Web Development Reading List #134: AI, Keyboard Interactions And Living Style Guides
For a great project, we need a well-functioning team, solid style guides, smooth workflows and well-organized kick-off meetings. Last week, I found a couple of resources that help you achieve just that.
And, a bit further down the road, the developers shouldn’t miss out on anything either, of course, — having a proper workflow is essential to be productive, and that’s why it might be a good idea to start playing with Docker. Have a productive week ahead!
Further Reading on SmashingMag:
- Tale Of A Top-10 App, Part 1: Idea And Design
- How To Make Innovative Ideas Happen
- Four Ways To Build A Mobile Application
- Supporting Your Product: How To Provide Technical Support
- Eric Elliot collected the — from his view — best books for people who love code.
Concepts & Design
- Robert Hoekman Jr shares an important lesson on taking charge of a UX kick-off meeting. It features his experience with agencies which didn’t manage to get this right and stresses how important it is to ask the right questions before designers and developers start to work on the project.
- The google-webfonts-helper is an app that gives you instant previews and usage snippets for all Google web fonts. And it does a much better job at doing so than the official website.
- Creating a solid, living style guide system is usually not an easy task. But devbridge-styleguide is an attempt to make it easier. It gives you a Node.js-based tool that generates a style guide based on some markers (comments) in your source files.
- Daniel Demmel shares why using Docker to set up a web development environment locally can be such a relief. Considering what I’ve seen so far in projects, investing in a proper setup that runs smoothly on every programmer’s machine is the best thing you can do. And as Docker keeps evolving and fixing things like Mac OS compatibility and improving Windows support, I think it’s worth taking a closer look at the tool for upcoming projects, especially as it’s relatively easy to set up and play with.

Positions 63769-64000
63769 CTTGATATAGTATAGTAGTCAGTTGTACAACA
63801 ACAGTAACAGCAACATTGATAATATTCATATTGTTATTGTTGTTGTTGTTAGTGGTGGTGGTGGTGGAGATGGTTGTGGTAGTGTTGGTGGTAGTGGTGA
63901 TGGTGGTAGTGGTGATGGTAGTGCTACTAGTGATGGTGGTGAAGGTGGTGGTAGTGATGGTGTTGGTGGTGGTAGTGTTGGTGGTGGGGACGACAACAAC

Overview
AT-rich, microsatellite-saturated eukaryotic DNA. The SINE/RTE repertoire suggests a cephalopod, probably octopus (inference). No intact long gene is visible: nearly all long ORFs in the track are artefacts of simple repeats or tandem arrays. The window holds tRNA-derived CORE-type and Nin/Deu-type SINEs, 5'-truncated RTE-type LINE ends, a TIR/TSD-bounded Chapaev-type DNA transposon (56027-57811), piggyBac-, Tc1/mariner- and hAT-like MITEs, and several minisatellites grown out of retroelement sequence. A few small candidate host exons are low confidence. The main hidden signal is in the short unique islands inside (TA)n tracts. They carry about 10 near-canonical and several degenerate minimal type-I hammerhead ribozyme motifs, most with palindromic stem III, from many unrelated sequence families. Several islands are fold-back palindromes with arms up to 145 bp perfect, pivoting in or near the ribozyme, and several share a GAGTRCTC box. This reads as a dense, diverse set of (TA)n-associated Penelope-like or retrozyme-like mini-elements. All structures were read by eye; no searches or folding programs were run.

More after jump! Continue reading below ↓
- The Node Security Project has a new Node.js and Gulp task to check your dependencies for known vulnerabilities. It’s great to have it back and to have two fine tools to improve security for Node.js applications now along with Snyk.
- AI assistants can give you the news, order you a pizza, and tell you a joke. All you have to do is trust them — completely. An interesting story about the new listen-to-us devices that can scare the hell out of you if they surprise you. Reading George Orwell’s “Nineteen Eighty-Four” currently, I keep asking myself how we can still want to have such devices that are fully controlled by some company that only has commercial interests in selling them.
- Microsoft, vendor of several cloud-services with privacy-related content like mail, contacts, messages, and other files, published an interesting article about how often they get government inquiries to tap user accounts that they’re not allowed to talk about. As the number of non-disclosable requests grows, Microsoft wants to challenge if that is still in the users’ interest and filed a legal ECPA complaint about this matter.
- Philosophy professor Michael Lynch says that privacy violations erode individuals’ rights to autonomously make their own decisions and exercise individual power. An interview worth reading.
- You probably have some sort of picture list for those occasions when you need to display a country flag. When this happened to me in the past, I was annoyed that I didn’t have an appropriate resource set based on SVG. Luckily, there is Flag-Icon-CSS, an MIT-licensed set of SVG country flags.
- Microsoft shares their Microsoft Edge accessibility architecture and how it improves the usability of websites for everyone while at the same time making it easier for us developers to build better solutions.
- Have you ever noticed that Chrome DevTools come with accessibility inspection? Umar Hansa shares how to use it.
code. You can see the difference in this neat demo.
- Using multi-column properties and Flexbox together lets you achieve a masonry layout only with CSS.
- Do you use scss-lint? It’s a nice tool to ensure SCSS coding conventions. However, one drawback of it has always been that it’s Ruby-based and does not have a lot of granular options. Stylelint, a Node.js-based alternative, is much more powerful, giving you full, fast linting capacity for your CSS, SCSS or Less code. And with stylefmt you can even auto-format code based on your rules.
Work & Life
- We’re all in a field where we need full concentration when we work. Whether you’re a programmer or designer, your tasks require you to concentrate on solely the task you’re doing. This is why it’s so important not to be disturbed. Create an ‘atmosphere of focus’ by teaching your clients not to call you and your colleagues to not interrupt you by dropping over to your desk if you haven’t asked for it.
- Cory Doctorow analyzes how companies like Lyft and Uber manage to be economically viable. Their business models only work because they offload their cost of capital (investments into cars, etc.) to their workers (often contractors to avoid taxes and healthcare) who are willing to accept such a bad deal because the labor market is difficult.
And with that, I’ll close for today. If you like what I write each week, please support me with a donation or share this resource with other people. You can learn more about the costs of the project here. It’s available via email, RSS and online.
Thanks and all the best, Anselm